Thursday, May 28, 2009

Upper Scenic Hatchie River sites

These are some photos I wanted to share. These were taken in the upper Hatchie water shed near the Mississippi state line in Southern Hardeman County. This portion of the watershed features rolling hills primarily in deciduous forests and grazing land. This terrain is very different from that of the lower watershed, where the land is dominantly in cultivation and typically has lower slopes.

I have also included a couple of pictures of the Scenic Hatchie River from Essary Springs in Hardeman County, the first ramp found on the river downstream of the Mississippi state line. The other picture of the river is from the bridge on Wolf Pen Road, also in Hardeman County.

The Scenic Hatchie River is also the site of several engagements between the Union Army and the Confederate Army. In the upper reaches of the Scenic Hatchie River, the most well documented site is the Battlefield of Davis Bridge. More on that later.

Friday, May 8, 2009

Lower Scenic Hatchie River

Pictured here is a historic vessel on the Hatchie river. The vessel has been tentatively identified as a Civil War era steam ship. Dr. Stephen James, a nautical Archeologist with PanAmerican Resources Inc. of Memphis has studied the site along with other State and Federal officials. The State of Tennessee has officially designated the vessel as a registered archeological site. It is protected by Federal Law.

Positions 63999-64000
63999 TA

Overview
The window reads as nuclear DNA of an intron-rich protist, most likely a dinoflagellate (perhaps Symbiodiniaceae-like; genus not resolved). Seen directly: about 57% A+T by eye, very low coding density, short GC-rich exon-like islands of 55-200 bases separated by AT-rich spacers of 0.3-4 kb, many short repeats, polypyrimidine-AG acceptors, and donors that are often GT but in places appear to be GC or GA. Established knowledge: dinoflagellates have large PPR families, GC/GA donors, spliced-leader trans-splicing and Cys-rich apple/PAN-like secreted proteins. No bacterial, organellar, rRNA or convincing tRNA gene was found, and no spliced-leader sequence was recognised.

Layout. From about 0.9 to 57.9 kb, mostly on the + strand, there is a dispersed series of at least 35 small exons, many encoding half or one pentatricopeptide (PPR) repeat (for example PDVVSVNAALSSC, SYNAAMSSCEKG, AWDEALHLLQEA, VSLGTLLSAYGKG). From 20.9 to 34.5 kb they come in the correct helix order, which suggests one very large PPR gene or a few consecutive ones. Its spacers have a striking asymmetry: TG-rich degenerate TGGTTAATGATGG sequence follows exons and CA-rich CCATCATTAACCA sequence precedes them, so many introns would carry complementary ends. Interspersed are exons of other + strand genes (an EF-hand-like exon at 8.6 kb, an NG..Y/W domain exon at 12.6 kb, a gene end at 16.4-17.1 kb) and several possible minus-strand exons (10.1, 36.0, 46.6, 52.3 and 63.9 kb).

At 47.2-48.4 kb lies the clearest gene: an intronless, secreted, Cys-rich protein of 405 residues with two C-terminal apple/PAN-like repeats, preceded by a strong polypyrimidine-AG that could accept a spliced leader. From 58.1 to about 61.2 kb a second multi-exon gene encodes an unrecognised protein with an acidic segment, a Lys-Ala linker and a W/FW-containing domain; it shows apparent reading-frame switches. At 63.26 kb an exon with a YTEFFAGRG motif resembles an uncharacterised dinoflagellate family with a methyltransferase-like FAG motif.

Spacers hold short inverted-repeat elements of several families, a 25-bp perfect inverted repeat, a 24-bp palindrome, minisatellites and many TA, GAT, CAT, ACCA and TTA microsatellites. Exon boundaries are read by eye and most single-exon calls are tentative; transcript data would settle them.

This discovery was made at an unusually low river stage. As a result, the vessel is extreamly well preserved. Fragments of paint were found showing the ship to have been white with a red undercoat.

In March 2008, Dr. Stephen James wrote in a preleminary report :

"...the historic remains are the lower hull of what appears to be a sidewheel steamboat. The main deck and any upperworks (if any originally existed) are no longer extant. As illustrated in Figures 1 and 2, the stern of the vessel lies exposed downstream. The port side of the vessel and the upriver bow are buried under the riverbank, while the starboard side of the vessel is free of all overburden with the exception of the extreme bow area. Covered by approximately five feet of overburden, protruding wooden elements and probing the centerline of the bow area indicate the remains have an overall length of at least 204 feet from the stern to the last positive probe. The vessel has an approximate beam of 34 feet, the distance amidships from the center of the keelson to the chine measuring 17 feet."

Yes, the ship is 204 feet long! Those of us who know the Hatchie river can not imagine a vessel of this size navigating through the bends and curves. However, the development of the interrior of West Tennessee was done almost exclusively through rivers terminating in the Mississippi. The Hatchie is the ONLY Mississippi river tributary below Cario Illinois to remain much as it was when Native Americans first began to explore her waters. More on that later...